As costs climb, gas stations are ‘taking advantage’ to ‘make up for lost sales’ due to the pandemic.
According to RAC study, fuel merchants are “taking advantage of drivers” by raising prices to “make up for decreased fuel sales” during the pandemic.
They warn that fuel prices “shouldn’t be continuing to grow” after rising for the seventh month in a row in May. Instead, they advise that petrol prices should be cut by much to 4p per litre since they do not “fairly reflect” global oil costs.
Companies are utilizing a drop in wholesale oil prices to make up for lost revenue last year, according to RAC fuel spokesman Simon Williams.
“As always, the future of fuel prices is difficult to anticipate more than a few weeks ahead of time, and this is especially true now that the epidemic looks to have changed the dynamics of fuel retailing, with supermarkets having an even larger monopoly on the market,” he said.
“Looking at the wholesale prices of both fuels, unleaded shouldn’t be continuing to grow under normal circumstances, with the data actually pointing to a 2p reduction.
“Diesel is currently 4p too expensive, implying that retailers are utilizing the wholesale price reduction to offset weaker gasoline sales in the previous year.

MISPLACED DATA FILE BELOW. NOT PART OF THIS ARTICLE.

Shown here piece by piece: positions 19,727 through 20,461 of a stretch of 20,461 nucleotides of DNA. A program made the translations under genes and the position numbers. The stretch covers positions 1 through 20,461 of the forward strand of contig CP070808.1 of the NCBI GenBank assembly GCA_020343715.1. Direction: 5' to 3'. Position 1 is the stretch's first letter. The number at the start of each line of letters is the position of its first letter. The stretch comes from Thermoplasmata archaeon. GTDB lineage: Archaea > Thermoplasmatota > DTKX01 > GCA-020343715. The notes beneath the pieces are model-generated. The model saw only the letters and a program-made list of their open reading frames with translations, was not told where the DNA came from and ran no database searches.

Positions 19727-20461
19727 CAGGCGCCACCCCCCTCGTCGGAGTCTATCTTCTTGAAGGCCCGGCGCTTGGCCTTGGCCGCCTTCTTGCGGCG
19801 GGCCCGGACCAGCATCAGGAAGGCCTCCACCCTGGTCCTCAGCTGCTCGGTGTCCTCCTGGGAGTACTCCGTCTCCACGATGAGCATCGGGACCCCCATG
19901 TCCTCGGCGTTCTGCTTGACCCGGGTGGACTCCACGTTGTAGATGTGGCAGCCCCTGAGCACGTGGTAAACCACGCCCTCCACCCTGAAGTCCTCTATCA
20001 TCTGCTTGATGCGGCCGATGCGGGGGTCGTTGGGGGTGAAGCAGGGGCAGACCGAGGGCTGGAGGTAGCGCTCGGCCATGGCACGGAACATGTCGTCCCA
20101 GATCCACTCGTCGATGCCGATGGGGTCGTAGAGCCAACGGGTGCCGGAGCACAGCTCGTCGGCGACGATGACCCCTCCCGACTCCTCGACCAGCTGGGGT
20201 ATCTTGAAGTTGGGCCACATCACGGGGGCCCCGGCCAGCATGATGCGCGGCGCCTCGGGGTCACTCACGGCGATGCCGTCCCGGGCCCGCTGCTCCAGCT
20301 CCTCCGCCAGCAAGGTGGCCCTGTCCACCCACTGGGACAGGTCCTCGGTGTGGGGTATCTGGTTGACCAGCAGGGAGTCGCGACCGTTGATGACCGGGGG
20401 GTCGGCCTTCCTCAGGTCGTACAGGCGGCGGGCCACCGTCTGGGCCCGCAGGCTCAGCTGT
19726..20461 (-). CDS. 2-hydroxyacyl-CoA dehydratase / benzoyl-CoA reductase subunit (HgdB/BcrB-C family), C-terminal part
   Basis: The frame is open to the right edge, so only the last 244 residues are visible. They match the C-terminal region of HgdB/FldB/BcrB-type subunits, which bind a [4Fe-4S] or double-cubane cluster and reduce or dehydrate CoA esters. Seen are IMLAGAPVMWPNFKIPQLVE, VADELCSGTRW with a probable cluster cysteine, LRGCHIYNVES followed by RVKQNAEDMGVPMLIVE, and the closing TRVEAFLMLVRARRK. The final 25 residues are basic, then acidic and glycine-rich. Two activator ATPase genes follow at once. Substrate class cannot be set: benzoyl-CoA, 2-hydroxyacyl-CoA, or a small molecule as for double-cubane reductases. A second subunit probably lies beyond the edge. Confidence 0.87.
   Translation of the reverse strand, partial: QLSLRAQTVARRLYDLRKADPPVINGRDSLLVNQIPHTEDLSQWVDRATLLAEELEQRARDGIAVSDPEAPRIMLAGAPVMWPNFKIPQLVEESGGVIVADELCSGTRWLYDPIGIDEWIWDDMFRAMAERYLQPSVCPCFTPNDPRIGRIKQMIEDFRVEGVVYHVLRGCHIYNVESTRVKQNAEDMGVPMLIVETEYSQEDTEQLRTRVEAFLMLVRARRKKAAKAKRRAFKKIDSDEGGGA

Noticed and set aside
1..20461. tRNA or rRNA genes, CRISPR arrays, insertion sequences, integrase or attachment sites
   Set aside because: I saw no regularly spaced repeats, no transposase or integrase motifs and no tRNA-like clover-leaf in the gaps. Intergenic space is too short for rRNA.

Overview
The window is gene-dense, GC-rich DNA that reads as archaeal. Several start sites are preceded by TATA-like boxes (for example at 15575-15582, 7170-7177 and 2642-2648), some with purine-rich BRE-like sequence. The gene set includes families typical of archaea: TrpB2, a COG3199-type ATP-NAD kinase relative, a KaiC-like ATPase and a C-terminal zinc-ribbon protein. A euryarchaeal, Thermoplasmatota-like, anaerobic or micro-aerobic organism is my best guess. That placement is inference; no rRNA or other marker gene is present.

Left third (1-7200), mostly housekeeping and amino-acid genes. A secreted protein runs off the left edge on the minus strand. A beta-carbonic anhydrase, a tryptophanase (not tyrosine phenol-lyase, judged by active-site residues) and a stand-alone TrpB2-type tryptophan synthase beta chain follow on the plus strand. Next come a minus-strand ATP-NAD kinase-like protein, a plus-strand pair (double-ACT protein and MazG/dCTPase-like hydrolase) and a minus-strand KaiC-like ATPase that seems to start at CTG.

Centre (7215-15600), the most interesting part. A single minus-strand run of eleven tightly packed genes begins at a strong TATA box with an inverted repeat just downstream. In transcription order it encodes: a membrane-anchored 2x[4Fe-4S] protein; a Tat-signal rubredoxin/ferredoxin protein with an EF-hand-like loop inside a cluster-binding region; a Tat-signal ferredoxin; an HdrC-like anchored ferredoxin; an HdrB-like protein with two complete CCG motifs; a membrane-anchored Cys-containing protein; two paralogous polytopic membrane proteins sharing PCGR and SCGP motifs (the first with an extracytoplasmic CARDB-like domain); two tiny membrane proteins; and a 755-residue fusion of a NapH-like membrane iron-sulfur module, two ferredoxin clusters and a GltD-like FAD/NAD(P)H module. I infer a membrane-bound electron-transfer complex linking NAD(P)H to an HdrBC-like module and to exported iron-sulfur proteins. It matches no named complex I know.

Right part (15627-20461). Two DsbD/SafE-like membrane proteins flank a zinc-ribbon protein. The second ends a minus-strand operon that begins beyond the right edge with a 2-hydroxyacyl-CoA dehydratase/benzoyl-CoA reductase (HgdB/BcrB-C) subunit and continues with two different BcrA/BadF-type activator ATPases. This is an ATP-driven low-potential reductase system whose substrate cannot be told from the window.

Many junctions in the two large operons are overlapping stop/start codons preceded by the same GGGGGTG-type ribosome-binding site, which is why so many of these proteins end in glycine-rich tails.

“We urge merchants not to take advantage of motorists and to reflect wholesale pricing on the country’s forecourts properly.
“The fate of drivers’ fuel prices is determined by global oil production and demand.
“Oil manufacturers reduced production owing to decreasing demand, but as travel recovers, they are releasing more product.”
According to RAC Fuel Watch, petrol prices are now more than 22p per litre more than a year ago.
This was the largest 12-month growth in eleven years, according to the expert.
At the end of May, petrol prices had risen by 2p per litre to 129.27p.
As traffic levels began to decline during the early stages of the pandemic, unleaded prices fell to just about 106p per gallon in May 2020.
Petrol prices, on the other hand, are currently a few cents more than they were before the pandemic began.
Due to the price hikes, vehicles will now pay roughly £71.10 to fill up a 55-litre tank.
Meanwhile, average diesel prices have risen by 1.95p to 131.59 pence, with a full tank costing roughly £72.37.
Mr Williams cautioned that this is the eighth month in a row that the price has risen. “Brinkwire News in Condensed Form.”